Pete Townshend - Lifehouse Chronicles

You are here

Posted on Fri, 11/06/2015 - 1:21am
by Ron Wallace

Member since: Sat, 01/24/2015

Release Type


Release Year


Rate this release

Total votes: 83


Eel Pie


Album Overview

Lifehouse Chronicles is a box set released in 2000 by Pete Townshend with the focus on the box being the formerly "abandoned" Lifehouse rock opera. The set contains song demos by Pete Townshend; including solo versions of "Baba O'Riley", "Won't Get Fooled Again", and "Who Are You", and the Lifehouse Radio Program. The box set release was followed by two Sadler's Wells Lifehouse concerts and the release of a live CD and video/DVD called respectively Pete Townshend Live: Sadler's Wells 2000 and Pete Townshend – Music from Lifehouse.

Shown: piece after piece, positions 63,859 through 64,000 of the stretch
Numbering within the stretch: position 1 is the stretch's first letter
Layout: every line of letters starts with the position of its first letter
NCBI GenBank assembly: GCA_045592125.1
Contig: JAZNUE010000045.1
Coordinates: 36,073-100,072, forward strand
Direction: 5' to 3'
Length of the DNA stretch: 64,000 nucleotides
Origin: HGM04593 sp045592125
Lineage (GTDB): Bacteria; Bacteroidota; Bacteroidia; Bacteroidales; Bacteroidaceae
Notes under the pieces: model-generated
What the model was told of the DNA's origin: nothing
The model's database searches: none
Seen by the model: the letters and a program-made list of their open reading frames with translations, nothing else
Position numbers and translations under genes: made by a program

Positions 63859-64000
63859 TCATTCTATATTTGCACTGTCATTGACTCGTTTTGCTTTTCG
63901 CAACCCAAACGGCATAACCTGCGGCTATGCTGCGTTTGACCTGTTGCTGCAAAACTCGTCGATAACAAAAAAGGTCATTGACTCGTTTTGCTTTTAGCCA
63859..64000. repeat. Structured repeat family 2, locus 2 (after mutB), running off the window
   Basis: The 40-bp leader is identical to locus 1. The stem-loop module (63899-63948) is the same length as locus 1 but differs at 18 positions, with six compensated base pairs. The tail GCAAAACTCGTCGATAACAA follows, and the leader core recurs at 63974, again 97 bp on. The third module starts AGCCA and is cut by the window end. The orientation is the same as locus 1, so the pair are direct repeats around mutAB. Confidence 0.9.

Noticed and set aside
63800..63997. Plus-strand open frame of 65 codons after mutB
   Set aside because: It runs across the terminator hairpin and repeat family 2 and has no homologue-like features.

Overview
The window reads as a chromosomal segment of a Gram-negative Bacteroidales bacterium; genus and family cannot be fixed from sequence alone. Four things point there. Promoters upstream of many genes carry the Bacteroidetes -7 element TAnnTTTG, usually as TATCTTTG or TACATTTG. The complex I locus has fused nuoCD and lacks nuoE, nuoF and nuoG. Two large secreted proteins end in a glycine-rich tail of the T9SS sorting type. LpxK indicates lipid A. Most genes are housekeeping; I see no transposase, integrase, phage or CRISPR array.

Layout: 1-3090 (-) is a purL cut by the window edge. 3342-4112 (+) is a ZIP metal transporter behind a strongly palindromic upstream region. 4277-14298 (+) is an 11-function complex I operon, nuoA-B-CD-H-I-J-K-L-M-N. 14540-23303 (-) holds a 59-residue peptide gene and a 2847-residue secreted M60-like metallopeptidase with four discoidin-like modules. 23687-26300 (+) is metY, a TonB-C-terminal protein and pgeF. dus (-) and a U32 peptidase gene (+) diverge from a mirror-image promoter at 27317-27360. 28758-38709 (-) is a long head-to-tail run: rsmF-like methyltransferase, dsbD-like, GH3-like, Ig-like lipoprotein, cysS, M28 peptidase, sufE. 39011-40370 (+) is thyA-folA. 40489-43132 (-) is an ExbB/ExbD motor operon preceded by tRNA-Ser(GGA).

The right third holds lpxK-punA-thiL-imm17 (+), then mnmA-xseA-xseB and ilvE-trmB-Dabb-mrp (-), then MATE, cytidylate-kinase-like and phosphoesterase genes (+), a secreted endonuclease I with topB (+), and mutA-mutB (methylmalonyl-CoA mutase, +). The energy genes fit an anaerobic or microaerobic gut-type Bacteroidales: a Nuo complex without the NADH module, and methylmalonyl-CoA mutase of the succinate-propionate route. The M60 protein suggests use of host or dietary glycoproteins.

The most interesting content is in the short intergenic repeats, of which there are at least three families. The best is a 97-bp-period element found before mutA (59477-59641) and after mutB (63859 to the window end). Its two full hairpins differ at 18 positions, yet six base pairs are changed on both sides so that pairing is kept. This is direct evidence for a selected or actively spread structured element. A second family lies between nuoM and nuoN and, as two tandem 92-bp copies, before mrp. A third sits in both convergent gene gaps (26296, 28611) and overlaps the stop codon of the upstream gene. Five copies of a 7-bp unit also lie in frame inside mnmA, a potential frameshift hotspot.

1-1Teenage Wasteland
1-2Goin' Mobile
1-3Baba O'Riley
1-4Time Is Passing
1-5Love Ain't For Keeping
1-7Too Much Of Anything
1-8Music Must Change
1-9Greyhound Girl
1-11Behind Blue Eyes
1-12Baba O'Riley
1-13Sister Disco
2-1I Don't Know Myself
2-2Put The Money Down
2-3Pure And Easy
2-4Getting In Tune
2-5Let's See Action (Nothing Is Everything)
2-6Slip Kid
2-8Who Are You
2-9Join Together
2-10Won't Get Fooled Again
2-11The Song Is Over
3-1Baba M1 (2nd Movement)
3-2Who Are You
3-3Behind Blue Eyes
3-4Baba M2
3-5Pure And Easy
3-6Vivaldi (M5)
3-7Who Are You
3-8Hinterland Rag
3-9Pure And Easy
3-10Can You Help The One You Really Love
3-11Won't Get Fooled Again
4-1Townshend: One Note - Prologue
4-2Purcell: Fantasia Upon One Note (Quick Movement)
4-3Townshend: Baba O'Riley
4-4Scarlatti: Sonata K: 212
4-5Townshend: Tragedy
4-6Corette: No. 4 Aria
4-7Corette: No. 2 Giga
4-8Corette: No. 6 In D Minor
4-9Corette: No. 3 Adagio And Allegro
4-10Townshend: Hinterland Rag
4-11Scarlatti: Sonata K: 213
4-12Purcell: The Gordion Knot Untied
4-16Rondeau Minuet
4-22Overture (Reprise)
4-23Townshend: Tragedy Explained
4-24Townshend: One Note - Epilogue
4-25Purcell: Fantasia Upon One Note
5-1Lifehouse Radio Play
6-1Lifehouse Radio Play

Lifehouse: the concept